As we celebrate the life and the Resurrection of our Savior Jesus Christ and His victory over sin and over the grave, we remember His atoning sacrifice and His perfect love. As we consider His suffering beyond compare to cleanse us all from sin and to lift and heal our hearts and minds, we feel a depth of gratitude that inspires our love and devotion. We feel a deeper desire to “come unto Christ,” to know Him more completely and to follow Him more perfectly.
The Book of Mormon was written by prophets of God to help us learn how to come unto Christ. The prophet Nephi explained, “For the fullness of mine intent is that I may persuade men to come unto the God of Abraham, and the God of Isaac, and the God of Jacob, and be saved” (1 Nephi 6:4). “For we labor diligently to write, to persuade our children, and also our brethren, to believe in Christ, and to be reconciled to God; for we know that it is by grace that we are saved, after all we can do” (2 Nephi 25:23).
As another testament of Jesus Christ, the Book of Mormon is the word of God. It is a sacred invitation to come unto Christ, to feel His love, to follow Him, to know Him and to receive every good gift, including peace in this life and exaltation in the world to come.
It is little wonder then that our prophet, President Thomas S. Monson, taught and testified of the power of the Book of Mormon and exhorted us all, “I implore each of us to prayerfully study and ponder the Book of Mormon each day.” He promised that “as we do so, we will be in a position to hear the voice of the Spirit, to resist temptation, to overcome doubt and fear, and to receive heaven’s help in our lives.” It is my sincere hope and prayer that every young woman, her family members and her leaders will respond to this inspired, prophetic exhortation and thereby receive “a strong testimony of our Savior, Jesus Christ, and of His gospel, [which] will help see us through to safety” (“The Power of the Book of Mormon,” April 2017 general conference).
About 12 years ago President Gordon B. Hinckley extended a similar invitation to read and study the Book of Mormon accompanied by these promises, “There will come into your lives and into your homes an added measure of the Spirit of the Lord, a strengthened resolution to walk in obedience to His commandments, and a stronger testimony of the living reality of the Son of God” (“A Testimony Vibrant and True,” Ensign, August 2005).
One young man shared how responding in obedience blessed his life. He wrote, “To this day, I have no idea why I accepted President Hinckley’s challenge to read the Book of Mormon. I had absolutely no desire to read it, but I can remember feeling like I should read it.” He said that he had become disillusioned with the gospel of Jesus Christ because he could see no relevance for it in his dysfunctional family. His peers who had no use for the Church seemed successful in their activities and satisfied with their lives. But as he kept his commitment, he recognized that by consistently reading the Book of Mormon, he felt empowered to resist the temptations that seemed to relentlessly bombard him. He testified, “I was strengthened and preserved by the protecting promise of a prophet.”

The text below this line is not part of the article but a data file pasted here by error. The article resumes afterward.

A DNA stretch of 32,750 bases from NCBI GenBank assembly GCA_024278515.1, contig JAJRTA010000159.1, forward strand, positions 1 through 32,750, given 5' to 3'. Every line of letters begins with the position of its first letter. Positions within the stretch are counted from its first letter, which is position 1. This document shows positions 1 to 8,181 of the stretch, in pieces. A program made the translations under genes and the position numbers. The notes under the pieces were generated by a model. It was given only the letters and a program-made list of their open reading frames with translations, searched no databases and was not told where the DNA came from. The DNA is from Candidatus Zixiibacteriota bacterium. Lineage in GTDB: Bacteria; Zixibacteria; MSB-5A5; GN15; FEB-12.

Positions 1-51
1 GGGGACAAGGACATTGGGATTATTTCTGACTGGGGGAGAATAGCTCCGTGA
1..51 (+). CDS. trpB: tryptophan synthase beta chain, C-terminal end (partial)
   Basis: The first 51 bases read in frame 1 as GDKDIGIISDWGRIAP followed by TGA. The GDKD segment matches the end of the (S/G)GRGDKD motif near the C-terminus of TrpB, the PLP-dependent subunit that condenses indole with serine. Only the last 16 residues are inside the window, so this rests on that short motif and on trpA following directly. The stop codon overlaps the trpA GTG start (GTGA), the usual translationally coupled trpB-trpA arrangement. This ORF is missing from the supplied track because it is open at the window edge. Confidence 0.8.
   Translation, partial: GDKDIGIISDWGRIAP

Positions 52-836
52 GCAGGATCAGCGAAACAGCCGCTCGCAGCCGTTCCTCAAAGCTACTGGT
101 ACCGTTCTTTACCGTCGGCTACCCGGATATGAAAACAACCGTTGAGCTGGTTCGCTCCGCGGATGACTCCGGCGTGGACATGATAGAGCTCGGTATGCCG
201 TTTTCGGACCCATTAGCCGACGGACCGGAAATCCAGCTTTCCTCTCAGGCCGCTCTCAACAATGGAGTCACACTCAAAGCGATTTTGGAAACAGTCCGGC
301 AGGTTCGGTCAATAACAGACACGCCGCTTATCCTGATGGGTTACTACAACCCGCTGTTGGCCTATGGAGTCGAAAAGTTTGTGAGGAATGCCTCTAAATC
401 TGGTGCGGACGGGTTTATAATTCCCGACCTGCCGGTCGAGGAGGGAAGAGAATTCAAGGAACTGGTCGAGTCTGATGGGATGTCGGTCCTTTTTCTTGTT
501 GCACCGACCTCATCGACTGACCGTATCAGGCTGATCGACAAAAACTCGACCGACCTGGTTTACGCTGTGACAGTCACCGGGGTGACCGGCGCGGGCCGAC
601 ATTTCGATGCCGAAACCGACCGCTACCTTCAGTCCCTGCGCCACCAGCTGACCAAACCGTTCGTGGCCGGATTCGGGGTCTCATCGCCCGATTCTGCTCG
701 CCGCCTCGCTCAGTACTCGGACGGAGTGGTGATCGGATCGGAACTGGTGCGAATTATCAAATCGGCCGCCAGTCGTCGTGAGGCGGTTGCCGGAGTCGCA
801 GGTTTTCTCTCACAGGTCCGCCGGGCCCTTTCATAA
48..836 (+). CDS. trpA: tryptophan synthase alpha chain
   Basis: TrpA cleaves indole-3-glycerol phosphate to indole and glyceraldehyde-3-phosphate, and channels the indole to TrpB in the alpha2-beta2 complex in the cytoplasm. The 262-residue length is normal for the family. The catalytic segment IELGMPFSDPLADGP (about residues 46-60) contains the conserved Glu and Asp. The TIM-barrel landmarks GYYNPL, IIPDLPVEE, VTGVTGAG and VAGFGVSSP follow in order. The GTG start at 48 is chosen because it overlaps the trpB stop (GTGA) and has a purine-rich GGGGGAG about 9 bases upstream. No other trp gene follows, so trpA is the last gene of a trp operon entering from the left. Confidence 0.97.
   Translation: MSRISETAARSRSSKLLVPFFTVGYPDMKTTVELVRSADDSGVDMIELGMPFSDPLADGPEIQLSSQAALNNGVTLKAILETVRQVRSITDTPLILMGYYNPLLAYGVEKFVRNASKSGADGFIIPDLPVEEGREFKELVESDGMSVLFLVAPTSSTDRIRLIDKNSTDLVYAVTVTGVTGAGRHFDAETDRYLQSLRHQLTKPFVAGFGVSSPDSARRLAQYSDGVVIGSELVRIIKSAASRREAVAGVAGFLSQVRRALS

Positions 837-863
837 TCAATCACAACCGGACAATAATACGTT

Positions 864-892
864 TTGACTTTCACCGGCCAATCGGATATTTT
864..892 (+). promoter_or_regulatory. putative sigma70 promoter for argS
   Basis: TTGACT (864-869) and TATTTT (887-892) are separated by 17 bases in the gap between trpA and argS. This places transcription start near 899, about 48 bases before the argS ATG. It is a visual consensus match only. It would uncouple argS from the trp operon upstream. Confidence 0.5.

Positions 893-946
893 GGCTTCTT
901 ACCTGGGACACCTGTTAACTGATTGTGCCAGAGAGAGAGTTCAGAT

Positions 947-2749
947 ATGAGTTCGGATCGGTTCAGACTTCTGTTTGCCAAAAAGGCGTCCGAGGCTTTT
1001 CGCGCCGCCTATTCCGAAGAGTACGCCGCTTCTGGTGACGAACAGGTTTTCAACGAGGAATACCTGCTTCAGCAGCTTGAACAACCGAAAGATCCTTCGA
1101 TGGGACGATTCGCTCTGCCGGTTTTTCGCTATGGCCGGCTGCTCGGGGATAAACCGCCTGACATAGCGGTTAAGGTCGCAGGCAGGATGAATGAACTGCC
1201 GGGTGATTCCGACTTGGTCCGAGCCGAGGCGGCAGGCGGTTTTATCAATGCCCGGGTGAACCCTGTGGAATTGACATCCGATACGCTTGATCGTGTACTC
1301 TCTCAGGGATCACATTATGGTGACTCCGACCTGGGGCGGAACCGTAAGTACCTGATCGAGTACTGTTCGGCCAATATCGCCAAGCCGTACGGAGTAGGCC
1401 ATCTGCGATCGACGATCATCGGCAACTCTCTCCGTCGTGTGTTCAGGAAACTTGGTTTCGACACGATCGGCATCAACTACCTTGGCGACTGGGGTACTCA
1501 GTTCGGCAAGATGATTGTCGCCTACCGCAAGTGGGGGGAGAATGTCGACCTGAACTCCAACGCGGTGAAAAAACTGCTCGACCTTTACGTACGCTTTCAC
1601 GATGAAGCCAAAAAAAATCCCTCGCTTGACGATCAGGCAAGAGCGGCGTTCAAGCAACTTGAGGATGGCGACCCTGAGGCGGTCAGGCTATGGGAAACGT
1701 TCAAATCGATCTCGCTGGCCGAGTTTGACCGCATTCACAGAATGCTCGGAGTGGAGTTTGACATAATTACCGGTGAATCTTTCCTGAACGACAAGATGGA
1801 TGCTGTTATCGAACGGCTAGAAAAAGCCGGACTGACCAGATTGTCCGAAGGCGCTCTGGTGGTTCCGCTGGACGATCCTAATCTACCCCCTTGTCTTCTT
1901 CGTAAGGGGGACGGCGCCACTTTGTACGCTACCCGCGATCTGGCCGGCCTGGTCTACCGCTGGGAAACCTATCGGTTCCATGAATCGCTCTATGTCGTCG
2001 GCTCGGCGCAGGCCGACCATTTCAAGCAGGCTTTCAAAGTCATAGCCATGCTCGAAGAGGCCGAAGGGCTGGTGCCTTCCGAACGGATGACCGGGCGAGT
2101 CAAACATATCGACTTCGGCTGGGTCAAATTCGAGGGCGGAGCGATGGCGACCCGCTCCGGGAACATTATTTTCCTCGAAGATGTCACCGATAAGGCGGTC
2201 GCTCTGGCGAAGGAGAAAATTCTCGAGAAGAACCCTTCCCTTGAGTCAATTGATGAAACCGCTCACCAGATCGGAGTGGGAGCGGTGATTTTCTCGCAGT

He said, “I finished reading the entire Book of Mormon for the first time in my life on Christmas Eve. I wanted to give my Savior the only real gift that I could possibly give Him, my obedience to His commandments and willingness to follow His prophet” (Shared with permission).
For my friend, this experience set him on a path of righteousness that opened his heart to spiritual experiences which had converting power. He continued to study and to apply the sacred teachings of the Book of Mormon until he was blessed to realize President Hinckley’s final promise: “There will come into your lives a stronger testimony of the living reality of the Son of God.”
Like my friend who responded to the prophet of his youth, our young women will realize the prophetic promises in their lives as they faithfully respond to President Monson’s plea. What event could be more important than hearing the voice of the Spirit of the Lord? What skill or opportunity could take priority over the power to resist temptation and to overcome fear and doubt? Is there anyone too busy to receive heaven’s help?
In the sacred pages of the Book of Mormon, we find our Savior. We study that we may know how to come unto Christ, and be sanctified in Him “by the grace of God, through the shedding of the blood of Christ, which is in the covenant of the Father unto the remission of your sins, that ye become holy, without spot” (Moroni 10:33). In heeding the precepts of the Book of Mormon we gain a “testimony of Jesus Christ and His gospel which will see us through to safety.”
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